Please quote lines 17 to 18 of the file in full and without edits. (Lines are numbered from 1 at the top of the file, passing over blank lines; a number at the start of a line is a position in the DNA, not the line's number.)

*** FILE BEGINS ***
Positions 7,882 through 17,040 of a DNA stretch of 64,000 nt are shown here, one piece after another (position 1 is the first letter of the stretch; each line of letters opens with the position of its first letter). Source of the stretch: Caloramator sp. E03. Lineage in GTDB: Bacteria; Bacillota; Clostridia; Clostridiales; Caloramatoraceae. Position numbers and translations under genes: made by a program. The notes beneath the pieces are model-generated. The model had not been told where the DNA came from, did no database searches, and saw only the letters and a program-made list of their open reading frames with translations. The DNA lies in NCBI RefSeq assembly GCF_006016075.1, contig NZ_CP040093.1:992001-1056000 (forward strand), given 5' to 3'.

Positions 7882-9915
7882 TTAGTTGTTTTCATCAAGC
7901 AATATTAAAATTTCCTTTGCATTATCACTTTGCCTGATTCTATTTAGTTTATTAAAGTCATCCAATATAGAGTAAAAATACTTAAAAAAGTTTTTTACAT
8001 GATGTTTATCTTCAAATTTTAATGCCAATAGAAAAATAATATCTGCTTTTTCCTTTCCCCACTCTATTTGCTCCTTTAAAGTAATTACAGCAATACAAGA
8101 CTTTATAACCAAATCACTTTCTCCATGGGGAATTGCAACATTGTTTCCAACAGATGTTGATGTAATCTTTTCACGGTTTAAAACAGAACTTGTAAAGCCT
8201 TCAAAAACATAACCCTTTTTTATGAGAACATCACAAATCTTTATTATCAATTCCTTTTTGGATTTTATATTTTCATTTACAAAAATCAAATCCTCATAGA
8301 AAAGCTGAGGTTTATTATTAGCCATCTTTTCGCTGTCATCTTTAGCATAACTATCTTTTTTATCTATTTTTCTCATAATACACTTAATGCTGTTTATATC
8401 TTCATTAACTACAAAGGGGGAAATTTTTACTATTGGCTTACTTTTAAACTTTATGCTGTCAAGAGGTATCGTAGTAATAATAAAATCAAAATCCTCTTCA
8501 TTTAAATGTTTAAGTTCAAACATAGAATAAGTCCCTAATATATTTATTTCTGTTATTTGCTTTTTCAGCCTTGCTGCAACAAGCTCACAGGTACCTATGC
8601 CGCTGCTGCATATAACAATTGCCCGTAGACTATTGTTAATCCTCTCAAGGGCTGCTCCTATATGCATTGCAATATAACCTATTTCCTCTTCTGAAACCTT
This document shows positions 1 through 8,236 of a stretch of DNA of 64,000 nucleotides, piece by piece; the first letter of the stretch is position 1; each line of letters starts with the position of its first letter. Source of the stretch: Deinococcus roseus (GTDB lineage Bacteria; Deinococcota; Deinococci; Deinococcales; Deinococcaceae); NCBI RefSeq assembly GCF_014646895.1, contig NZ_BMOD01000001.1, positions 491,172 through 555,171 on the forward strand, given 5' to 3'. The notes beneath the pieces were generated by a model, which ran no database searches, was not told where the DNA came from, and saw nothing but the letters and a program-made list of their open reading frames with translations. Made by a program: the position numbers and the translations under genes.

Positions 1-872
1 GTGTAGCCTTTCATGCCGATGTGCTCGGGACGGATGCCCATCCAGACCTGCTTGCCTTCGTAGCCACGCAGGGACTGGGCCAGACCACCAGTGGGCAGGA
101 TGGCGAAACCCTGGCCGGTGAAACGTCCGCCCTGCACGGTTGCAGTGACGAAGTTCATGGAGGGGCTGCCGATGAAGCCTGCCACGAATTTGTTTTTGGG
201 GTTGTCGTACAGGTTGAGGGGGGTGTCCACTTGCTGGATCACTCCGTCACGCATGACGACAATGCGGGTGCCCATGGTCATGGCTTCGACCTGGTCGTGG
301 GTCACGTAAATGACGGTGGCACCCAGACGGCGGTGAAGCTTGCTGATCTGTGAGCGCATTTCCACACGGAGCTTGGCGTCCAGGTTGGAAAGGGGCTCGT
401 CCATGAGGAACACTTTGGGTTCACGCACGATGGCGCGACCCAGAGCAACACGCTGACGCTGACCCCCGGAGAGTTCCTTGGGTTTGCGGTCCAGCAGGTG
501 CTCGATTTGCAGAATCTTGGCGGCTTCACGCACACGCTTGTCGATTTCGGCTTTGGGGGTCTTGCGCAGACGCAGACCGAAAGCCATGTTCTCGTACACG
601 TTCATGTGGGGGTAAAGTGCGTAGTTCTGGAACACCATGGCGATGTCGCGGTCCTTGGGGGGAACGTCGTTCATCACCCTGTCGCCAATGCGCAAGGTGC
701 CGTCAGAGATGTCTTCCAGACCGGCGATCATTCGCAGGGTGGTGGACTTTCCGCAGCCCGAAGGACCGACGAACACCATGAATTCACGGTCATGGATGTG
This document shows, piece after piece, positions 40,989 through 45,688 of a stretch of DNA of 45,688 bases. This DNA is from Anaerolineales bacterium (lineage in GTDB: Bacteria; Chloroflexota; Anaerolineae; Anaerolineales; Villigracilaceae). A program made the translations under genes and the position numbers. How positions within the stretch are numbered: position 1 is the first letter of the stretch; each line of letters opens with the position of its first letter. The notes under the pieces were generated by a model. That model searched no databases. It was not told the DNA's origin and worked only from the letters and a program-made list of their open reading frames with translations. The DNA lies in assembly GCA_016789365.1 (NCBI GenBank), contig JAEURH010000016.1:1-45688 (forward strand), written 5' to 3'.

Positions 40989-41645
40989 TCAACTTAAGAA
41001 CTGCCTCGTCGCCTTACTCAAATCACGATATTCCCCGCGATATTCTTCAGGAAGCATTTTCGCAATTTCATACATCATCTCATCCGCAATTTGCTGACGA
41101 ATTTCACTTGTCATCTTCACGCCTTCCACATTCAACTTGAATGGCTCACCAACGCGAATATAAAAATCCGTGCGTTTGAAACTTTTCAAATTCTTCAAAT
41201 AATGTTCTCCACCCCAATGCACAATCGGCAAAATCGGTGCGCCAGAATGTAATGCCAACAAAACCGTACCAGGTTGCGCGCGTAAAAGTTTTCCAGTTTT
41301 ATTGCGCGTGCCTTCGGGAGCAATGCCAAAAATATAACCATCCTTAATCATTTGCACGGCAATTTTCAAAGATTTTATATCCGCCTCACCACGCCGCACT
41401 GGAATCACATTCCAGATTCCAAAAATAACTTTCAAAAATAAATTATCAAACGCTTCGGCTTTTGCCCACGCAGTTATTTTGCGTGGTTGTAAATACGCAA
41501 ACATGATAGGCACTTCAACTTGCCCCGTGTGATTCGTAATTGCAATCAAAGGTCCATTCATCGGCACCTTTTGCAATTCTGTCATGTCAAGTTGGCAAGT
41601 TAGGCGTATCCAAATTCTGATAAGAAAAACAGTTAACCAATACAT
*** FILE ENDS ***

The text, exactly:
301 GTCACGTAAATGACGGTGGCACCCAGACGGCGGTGAAGCTTGCTGATCTGTGAGCGCATTTCCACACGGAGCTTGGCGTCCAGGTTGGAAAGGGGCTCGT
401 CCATGAGGAACACTTTGGGTTCACGCACGATGGCGCGACCCAGAGCAACACGCTGACGCTGACCCCCGGAGAGTTCCTTGGGTTTGCGGTCCAGCAGGTG